The state flag was already printed across the Byrd Stadium end zones when he arrived on campus, but that wasn't enough. The football coach unveiled state flag-inspired "Maryland Pride" uniforms for his first game on the sideline and replaced the Terps moniker with Maryland on both the field and jerseys.
On Saturday afternoon, he'll unveil another part of his plan. The Terps are holding an open scrimmage at Dunbar, and they're inviting the public to attend. The team will also hold a scrimmage at Middletown High in Frederick County next weekend.
"Where we're located in College Park — with the Ravens and Orioles [up here and] the Nationals and Redskins down there — we need to do something a little bit unique, a little bit different to grow our brand and attract more fans," Edsall said. "It gives us an opportunity to get exposure and come up here and reach out to people."
Edsall said he thought up the idea earlier this year. A lot of other football programs have done similar things, and Syracuse did it when he played for the Orange in the late 1970s.
Baltimore is the state's largest city and has a number of strong high school programs. Dunbar recently built a new football field with Under Armour, so Edsall said it was a perfect fit.
"Hopefully [young people] come and they see it, get mom and dad to bring them back to a game, and they grow up with Maryland on their mind," Edsall said. "So when they become recruitable student athletes as seniors and we're recruiting them, you hope that because they've developed this affinity for the University of Maryland that they'll end up being here and being part of the program."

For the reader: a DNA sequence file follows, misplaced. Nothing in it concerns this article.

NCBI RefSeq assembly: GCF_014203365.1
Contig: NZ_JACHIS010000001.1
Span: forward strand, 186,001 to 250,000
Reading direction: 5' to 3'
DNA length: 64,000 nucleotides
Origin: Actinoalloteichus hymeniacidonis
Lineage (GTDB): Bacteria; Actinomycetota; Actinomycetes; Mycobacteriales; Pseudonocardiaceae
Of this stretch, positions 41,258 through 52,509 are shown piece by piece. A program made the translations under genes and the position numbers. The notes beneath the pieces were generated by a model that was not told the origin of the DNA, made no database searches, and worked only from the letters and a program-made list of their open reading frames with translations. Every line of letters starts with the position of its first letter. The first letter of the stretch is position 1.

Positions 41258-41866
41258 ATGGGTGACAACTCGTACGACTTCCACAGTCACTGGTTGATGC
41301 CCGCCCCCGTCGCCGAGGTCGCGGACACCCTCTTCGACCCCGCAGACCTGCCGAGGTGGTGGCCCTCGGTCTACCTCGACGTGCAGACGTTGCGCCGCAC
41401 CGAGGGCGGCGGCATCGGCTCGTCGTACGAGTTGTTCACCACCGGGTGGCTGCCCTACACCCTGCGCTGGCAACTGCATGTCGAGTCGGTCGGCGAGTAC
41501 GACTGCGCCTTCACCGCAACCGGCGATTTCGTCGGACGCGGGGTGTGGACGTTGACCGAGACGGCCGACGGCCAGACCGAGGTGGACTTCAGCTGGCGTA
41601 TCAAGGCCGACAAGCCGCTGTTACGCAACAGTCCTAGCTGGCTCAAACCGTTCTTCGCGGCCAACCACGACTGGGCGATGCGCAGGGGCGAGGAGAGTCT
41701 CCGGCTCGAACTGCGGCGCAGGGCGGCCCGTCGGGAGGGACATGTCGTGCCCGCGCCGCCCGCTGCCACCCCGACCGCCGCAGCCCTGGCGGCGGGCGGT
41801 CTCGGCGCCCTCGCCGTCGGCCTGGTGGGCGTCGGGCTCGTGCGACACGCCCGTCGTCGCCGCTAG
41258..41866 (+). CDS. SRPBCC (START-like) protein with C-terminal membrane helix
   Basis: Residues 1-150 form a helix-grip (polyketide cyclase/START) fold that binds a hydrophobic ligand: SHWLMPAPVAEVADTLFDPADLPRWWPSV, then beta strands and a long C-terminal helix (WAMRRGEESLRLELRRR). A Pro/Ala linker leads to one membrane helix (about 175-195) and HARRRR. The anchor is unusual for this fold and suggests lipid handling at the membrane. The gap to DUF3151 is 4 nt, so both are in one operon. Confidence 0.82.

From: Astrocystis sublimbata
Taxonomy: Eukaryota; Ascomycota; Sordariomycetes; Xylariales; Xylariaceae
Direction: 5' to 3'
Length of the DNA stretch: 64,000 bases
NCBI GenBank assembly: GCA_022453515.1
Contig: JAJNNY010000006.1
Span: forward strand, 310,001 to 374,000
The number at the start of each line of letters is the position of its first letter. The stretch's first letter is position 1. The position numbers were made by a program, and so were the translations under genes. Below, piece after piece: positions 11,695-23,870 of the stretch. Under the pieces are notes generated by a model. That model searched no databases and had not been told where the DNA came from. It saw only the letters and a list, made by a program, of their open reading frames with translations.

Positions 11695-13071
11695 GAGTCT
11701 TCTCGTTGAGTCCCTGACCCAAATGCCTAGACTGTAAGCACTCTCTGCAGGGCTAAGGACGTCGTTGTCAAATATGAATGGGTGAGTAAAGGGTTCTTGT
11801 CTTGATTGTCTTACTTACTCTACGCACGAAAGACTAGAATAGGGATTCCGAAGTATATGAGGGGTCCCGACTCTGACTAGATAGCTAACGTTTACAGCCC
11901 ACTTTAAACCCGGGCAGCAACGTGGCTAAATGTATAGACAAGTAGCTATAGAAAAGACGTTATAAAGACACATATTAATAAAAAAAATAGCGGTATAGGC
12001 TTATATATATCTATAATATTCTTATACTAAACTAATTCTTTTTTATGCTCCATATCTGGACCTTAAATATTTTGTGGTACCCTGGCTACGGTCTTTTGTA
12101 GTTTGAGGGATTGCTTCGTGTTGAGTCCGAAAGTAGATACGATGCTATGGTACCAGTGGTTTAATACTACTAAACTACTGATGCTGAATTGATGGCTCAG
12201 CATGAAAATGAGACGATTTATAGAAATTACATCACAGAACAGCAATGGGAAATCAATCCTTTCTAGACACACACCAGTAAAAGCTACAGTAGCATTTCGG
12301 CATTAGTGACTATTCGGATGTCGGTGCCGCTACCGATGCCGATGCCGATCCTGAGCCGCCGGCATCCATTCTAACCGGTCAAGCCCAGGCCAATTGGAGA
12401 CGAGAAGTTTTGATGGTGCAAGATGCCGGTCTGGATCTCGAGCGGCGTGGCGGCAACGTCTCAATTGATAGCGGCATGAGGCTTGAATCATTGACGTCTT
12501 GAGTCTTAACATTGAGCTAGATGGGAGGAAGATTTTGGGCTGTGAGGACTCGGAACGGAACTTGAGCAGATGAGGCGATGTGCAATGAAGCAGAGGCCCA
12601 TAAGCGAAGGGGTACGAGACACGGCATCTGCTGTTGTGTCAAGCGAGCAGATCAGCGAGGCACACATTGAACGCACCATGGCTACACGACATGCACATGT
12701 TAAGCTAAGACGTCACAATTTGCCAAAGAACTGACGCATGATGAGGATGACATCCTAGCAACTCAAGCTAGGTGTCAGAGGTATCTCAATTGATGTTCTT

Recruiting is perhaps the most important part of the trip. Edsall has made it a point to increase the Terps' local recruiting efforts, and he's already had a lot of success. More than half the players on the spring practice roster are from Maryland or Washington, and 13 of the team's 22 commitments in the Class of 2013 are from the area.
Tight end and Baltimore native Dave Stinebaugh said holding open scrimmages could help improve those numbers. By moving practice from College Park to the surrounding area, the Perry Hall graduate said the Terps can increase awareness of the program in local communities.
"When you get out there and practice in different locations and see different types of people that come out to watch, it adds a different element to recruiting," Stinebaugh said. "Bringing practice to them tells the people in Maryland that we're trying to get out and trying to reach them."
Running back Kenneth Goins Jr. agreed. The Baltimore native and former Gilman star said publicizing practices can show local high school kids how Terps' practices work and what they could expect if they decided they wanted to play for Maryland. It could also boost ticket sales at Byrd Stadium.
"It helps create an image with young people so as they grow up in this state, it's, 'Hey, I want to go to Maryland,'" Edsall said. "'That's my state school. That's where I grew up.' What you're trying to do is just grow that and develop that. So when it does come time to recruit those kids, they remember going to a practice at Dunbar."
Goins would have remembered it. After all, it's not every day that kids get to watch a Division I college team practicing on their high school field.
The Terps don't have to impress Goins anymore, because the redshirt freshman is already part of the program. If he wasn't, though, he said something like this practice would have surely helped convinced him to go to Maryland.
"I would be very excited to come and watch a college team play together. As a high school player, that's like everybody's dream; to go to college and play on the next level," Goins said. "So I feel like it will make kids interested in the school."